Proposes that philosophy is the proper cure for neurosis.
Co-winner of the 2005 Biennial Book Prize for the best philosophy book published in English presented by the Canadian Philosophical Association
John Russon's Human Experience draws on central concepts of contemporary European philosophy to develop a novel analysis of the human psyche. Beginning with a study of the nature of perception, embodiment, and memory, Russon investigates the formation of personality through family and social experience. He focuses on the importance of the feedback we receive from others regarding our fundamental worth as persons, and on the way this interpersonal process embeds meaning into our most basic bodily practices: eating, sleeping, sex, and so on. Russon concludes with an original interpretation of neurosis as the habits of bodily practice developed in family interactions that have become the foundation for developed interpersonal life, and proposes a theory of psychological therapy as the development of philosophical insight that responds to these neurotic compulsions.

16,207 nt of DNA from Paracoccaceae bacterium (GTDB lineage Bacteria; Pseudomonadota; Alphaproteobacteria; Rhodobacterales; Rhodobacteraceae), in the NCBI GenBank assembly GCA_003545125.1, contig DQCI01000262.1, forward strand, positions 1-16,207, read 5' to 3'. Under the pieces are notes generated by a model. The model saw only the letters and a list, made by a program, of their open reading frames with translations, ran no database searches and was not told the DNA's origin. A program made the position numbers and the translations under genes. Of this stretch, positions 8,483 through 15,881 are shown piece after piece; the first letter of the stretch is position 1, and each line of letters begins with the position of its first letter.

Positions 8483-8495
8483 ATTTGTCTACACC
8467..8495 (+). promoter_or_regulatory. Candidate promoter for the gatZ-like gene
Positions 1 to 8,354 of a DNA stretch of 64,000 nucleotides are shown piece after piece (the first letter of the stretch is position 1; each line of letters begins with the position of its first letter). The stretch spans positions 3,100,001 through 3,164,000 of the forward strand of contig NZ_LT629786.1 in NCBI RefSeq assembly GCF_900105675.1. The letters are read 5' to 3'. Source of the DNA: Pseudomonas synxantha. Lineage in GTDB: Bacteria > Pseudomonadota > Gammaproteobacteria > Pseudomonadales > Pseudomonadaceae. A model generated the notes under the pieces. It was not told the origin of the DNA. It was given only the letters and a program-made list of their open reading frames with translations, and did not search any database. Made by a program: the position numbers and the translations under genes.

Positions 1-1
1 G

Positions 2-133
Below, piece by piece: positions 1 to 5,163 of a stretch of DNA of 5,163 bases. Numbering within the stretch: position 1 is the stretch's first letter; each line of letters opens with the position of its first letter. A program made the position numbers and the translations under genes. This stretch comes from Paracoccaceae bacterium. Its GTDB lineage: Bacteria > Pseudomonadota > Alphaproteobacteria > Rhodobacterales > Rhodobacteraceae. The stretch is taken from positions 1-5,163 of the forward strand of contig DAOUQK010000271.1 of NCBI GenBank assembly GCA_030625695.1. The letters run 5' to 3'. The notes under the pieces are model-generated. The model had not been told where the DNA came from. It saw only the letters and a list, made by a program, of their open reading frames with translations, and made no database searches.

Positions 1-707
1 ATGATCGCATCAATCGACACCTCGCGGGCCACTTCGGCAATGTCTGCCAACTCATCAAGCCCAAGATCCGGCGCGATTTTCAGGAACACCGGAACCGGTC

John Russon is Associate Professor of Philosophy at the University of Guelph. He is the author of The Self and Its Body in Hegel's Phenomenology of Spirit. He is also the coeditor (with John Sallis) of Retracing the Platonic Text and (with Michael Baur) Hegel and the Tradition: Essays in Honour of H. S. Harris.
"…Human Experience is a genuine and original work of philosophy … It is exemplary in its clarity and rigor of expression. " — Continental Philosophy Review
"The book is persuasively insightful and an excellent translation of phenomenological-hermeneutical ideas, resonating with the works of Hegel, Heidegger, Merleau-Ponty, and others, into a practical application concerning the nature of therapy. " — Shaun Gallagher, editor of Hegel, History, and Interpretation
"This is a daring book. Russon has clearly challenged many prejudices. He describes experiences that question the prejudice about presence, about our bodies being mass or extension, about memory being subjective, and about the normal self being understood as a 'self-contained choosing power. '" — Leonard Lawlor, coeditor of Chiasms: Merleau-Ponty's Notion of Flesh